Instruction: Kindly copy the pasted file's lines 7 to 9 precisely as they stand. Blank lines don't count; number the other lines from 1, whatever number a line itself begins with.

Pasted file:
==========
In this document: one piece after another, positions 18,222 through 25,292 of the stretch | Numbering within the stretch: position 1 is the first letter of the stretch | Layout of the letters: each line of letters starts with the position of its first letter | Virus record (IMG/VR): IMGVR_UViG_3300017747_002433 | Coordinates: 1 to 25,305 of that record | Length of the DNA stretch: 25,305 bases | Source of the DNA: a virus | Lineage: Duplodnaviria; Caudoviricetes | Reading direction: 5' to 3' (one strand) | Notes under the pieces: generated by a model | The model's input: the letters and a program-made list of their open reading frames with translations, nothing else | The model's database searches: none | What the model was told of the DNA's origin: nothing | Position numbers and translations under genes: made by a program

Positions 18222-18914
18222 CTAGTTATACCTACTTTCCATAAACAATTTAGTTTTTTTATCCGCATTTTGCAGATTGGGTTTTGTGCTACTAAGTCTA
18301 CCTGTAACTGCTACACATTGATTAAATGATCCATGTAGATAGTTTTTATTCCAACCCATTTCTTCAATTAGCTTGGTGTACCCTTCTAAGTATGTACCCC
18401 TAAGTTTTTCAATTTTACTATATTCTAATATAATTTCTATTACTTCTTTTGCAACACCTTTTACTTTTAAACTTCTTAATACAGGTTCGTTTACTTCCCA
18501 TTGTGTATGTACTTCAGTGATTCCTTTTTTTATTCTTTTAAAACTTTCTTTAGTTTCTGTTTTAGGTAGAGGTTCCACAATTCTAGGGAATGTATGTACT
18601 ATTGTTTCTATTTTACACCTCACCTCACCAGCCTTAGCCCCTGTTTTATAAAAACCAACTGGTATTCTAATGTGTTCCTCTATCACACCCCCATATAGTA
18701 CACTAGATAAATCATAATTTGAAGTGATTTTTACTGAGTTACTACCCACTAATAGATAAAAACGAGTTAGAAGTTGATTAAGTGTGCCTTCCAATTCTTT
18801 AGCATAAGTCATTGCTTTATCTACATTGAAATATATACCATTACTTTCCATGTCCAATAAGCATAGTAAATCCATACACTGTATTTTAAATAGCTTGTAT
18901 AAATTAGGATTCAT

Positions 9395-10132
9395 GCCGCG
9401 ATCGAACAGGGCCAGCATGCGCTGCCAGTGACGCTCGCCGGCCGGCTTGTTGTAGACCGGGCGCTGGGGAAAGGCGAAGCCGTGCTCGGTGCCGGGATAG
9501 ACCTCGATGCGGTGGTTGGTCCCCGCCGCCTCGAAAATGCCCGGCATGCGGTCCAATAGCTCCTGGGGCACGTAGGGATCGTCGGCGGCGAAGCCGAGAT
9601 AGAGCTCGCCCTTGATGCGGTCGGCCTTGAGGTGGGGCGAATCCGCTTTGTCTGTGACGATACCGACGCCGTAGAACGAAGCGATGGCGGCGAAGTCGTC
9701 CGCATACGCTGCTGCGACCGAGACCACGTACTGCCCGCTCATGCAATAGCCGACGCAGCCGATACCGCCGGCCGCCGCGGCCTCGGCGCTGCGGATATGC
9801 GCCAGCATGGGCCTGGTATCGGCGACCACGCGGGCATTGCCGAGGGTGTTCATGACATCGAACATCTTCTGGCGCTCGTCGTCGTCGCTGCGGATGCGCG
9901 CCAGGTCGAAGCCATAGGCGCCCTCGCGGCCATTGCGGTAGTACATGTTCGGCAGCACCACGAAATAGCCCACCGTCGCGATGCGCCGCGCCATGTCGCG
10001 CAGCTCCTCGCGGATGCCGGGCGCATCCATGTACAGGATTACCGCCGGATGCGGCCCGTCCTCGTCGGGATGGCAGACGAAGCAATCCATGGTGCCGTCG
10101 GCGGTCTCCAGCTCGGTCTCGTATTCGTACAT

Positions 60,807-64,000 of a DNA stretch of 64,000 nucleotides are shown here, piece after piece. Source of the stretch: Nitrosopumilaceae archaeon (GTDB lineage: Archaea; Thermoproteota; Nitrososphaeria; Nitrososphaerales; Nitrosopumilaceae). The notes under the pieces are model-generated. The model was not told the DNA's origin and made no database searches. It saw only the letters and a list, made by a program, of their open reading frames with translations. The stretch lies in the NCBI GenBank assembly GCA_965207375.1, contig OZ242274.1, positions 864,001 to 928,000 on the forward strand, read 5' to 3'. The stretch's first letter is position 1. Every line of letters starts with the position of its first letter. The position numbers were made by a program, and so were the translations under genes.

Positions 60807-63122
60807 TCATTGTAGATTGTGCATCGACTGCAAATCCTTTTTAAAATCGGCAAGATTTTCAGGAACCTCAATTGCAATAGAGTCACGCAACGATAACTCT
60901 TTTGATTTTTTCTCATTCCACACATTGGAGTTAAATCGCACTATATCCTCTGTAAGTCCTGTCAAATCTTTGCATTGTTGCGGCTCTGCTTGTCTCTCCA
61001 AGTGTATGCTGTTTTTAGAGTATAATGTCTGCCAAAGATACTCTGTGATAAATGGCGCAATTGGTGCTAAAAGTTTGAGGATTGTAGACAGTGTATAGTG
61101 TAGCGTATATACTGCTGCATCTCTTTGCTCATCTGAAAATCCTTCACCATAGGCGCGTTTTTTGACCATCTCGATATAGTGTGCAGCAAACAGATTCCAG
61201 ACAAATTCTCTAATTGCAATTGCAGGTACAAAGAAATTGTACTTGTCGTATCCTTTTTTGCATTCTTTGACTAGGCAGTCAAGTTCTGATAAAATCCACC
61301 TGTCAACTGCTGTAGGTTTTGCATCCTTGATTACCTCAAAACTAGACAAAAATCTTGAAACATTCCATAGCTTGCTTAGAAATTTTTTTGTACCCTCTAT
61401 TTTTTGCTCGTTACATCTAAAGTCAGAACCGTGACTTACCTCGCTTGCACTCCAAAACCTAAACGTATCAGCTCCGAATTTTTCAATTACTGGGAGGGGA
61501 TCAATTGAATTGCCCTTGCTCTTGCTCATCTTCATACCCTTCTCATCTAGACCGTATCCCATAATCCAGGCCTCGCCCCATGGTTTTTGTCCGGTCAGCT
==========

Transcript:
18601 ATTGTTTCTATTTTACACCTCACCTCACCAGCCTTAGCCCCTGTTTTATAAAAACCAACTGGTATTCTAATGTGTTCCTCTATCACACCCCCATATAGTA
18701 CACTAGATAAATCATAATTTGAAGTGATTTTTACTGAGTTACTACCCACTAATAGATAAAAACGAGTTAGAAGTTGATTAAGTGTGCCTTCCAATTCTTT
18801 AGCATAAGTCATTGCTTTATCTACATTGAAATATATACCATTACTTTCCATGTCCAATAAGCATAGTAAATCCATACACTGTATTTTAAATAGCTTGTAT